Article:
I can't do Los Angeles. I've always been the anti-Barbie. I don't want to be in a place where almost every woman walks around with puffy lips, little noses and breasts large enough to nourish a small country.— Vera Farmiga
The most revolutionary Vera Farmiga quotes to get the best of your day
In the quiet moments, the discoveries are made.
But I think for me, why I was drawn to the piece is, at the core of the story, it's a love story to me - between Ed and Lorraine, between these two families who are asking for help and us who are in the business of giving help.
I do love directing. I'm only comfortable working in the independent film arena for a very small budget where I have creative control and I can put my stamp on it.
When you encounter sophistication in the creation of a female character, you thank the writers and you claim it.
I love Saturday nights with my best friend and a big bowl of pasta, wanting a good scare, something that will say, 'Listen, your life is not as bad as this. Your life can be so much worse'.
When you're breastfeeding a child, you don't have the same retention as you do when you're not.
The more people know about you, the more face-time you get in the media, the harder your job becomes to create a character in whom people suspend disbelief.
Chekhov, when it's done well and you're ready for it, can actually be quite funny.
My husband is my best friend; he knows my sensibilities.
There's just a deeper level of sophistication in the writing of female characters on TV.
I just wanted to make sure that yes, that those horror - they worked as a genre.
To me, I just wanted to be touched by the film in the way that I saw plausible. Which is the story about compassion - giving and receiving it in those desperate times of need.
I was very studious and square in college.
It's thematic in my career, if you look at most of my choices.
It is some level of exploration of maternal angst and maternal heroism.
My personality is just innately even-keeled.
I'm not such a huge daredevil. Which is not to say I'm not a passionate woman. I don't know, maybe it's my physiological makeup, but I don't like the feeling of anything in my system, other than a glass of wine now and then.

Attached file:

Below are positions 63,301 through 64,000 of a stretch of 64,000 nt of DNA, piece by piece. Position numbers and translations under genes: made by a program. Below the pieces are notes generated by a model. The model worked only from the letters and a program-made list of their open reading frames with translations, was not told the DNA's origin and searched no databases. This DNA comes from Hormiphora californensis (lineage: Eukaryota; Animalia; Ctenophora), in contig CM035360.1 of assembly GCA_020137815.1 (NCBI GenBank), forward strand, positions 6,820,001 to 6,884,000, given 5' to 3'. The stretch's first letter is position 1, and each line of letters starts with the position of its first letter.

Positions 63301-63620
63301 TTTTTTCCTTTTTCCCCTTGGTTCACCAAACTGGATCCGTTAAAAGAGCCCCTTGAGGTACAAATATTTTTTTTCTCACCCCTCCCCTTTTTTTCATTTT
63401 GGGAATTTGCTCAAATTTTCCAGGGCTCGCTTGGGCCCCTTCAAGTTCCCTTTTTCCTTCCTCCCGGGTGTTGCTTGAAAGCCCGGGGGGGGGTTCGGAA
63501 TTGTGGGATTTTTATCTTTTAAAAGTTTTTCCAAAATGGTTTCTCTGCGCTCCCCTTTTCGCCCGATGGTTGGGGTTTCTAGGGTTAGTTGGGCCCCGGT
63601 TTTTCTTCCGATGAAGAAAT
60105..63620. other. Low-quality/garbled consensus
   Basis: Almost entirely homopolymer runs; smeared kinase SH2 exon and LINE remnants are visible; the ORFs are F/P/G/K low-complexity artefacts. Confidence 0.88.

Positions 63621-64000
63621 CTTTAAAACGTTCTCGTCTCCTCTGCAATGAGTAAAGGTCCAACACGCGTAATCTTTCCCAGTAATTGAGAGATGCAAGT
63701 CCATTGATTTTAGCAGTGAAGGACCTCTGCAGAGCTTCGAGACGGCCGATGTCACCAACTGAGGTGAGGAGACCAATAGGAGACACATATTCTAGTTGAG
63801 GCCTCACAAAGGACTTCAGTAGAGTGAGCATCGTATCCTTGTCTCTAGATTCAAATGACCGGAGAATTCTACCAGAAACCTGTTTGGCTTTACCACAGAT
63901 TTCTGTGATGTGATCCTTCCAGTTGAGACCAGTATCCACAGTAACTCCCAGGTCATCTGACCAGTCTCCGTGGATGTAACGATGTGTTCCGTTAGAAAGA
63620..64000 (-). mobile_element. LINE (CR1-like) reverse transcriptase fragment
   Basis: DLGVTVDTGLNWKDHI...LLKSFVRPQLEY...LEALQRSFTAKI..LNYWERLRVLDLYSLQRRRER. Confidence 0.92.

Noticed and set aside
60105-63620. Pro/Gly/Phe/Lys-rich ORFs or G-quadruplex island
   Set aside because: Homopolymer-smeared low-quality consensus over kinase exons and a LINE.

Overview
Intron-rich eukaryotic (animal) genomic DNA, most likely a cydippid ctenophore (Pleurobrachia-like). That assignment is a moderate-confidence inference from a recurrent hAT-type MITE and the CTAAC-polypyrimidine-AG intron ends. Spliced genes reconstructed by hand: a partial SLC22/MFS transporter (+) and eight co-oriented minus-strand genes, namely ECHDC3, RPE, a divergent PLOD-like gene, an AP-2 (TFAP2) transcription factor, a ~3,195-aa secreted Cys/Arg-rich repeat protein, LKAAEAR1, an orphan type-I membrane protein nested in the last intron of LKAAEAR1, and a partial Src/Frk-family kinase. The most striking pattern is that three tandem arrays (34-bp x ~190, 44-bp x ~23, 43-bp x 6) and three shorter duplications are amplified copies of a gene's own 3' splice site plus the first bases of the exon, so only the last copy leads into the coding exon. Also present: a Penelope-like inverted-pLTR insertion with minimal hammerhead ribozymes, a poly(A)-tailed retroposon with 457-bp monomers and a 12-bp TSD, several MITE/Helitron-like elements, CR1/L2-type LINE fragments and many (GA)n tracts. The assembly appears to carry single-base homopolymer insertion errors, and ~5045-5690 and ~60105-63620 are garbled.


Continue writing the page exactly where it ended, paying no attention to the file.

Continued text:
I just can't feel lukewarm about a character.
I either despise her, admire her, or don't understand her and want to understand her.
You know what's more difficult to do organically? Laughing.
It's actually one of the hardest things to do on camera.
I think that films about faith made for faith-based communities have a certain tactic.
There really are three types of religious movies: the ones that make fun of it, the ones that vilify it and the ones that literally preach to the converted.
Do I observe holy days and holidays? Yeah, the ritual is very important to me.
It's part of being Ukrainian Catholic. So every holy day we're baking pierogis and not eating meat.
The nature of evil, the nature of it, it exists.
It exists and I think within us we have the tools. If we have the will, we can combat it. I think the power is within us and it lies in our own conceptualization of God and positivity and compassion and love.
Whether youre making a million dollar film or a $100 million film there is never enough money, theres never enough time.
Honesty is not synonymous with truth.
I think all religions can agree on certain definitions of God and concepts of God, like God being the god of love, the great 'I am' energy.
I bet you could look at every single thing I've ever done and reduce it to that parenting schematic.
You ought to have a perspective when you're making a film.
I'm incredibly spiritual. There are like tens of thousands of denominations; I don't fit in any one of those denominations comfortably. But I have a very personal relationship with God.
The depth of exploration of the male psyche and the female psyche is uneven.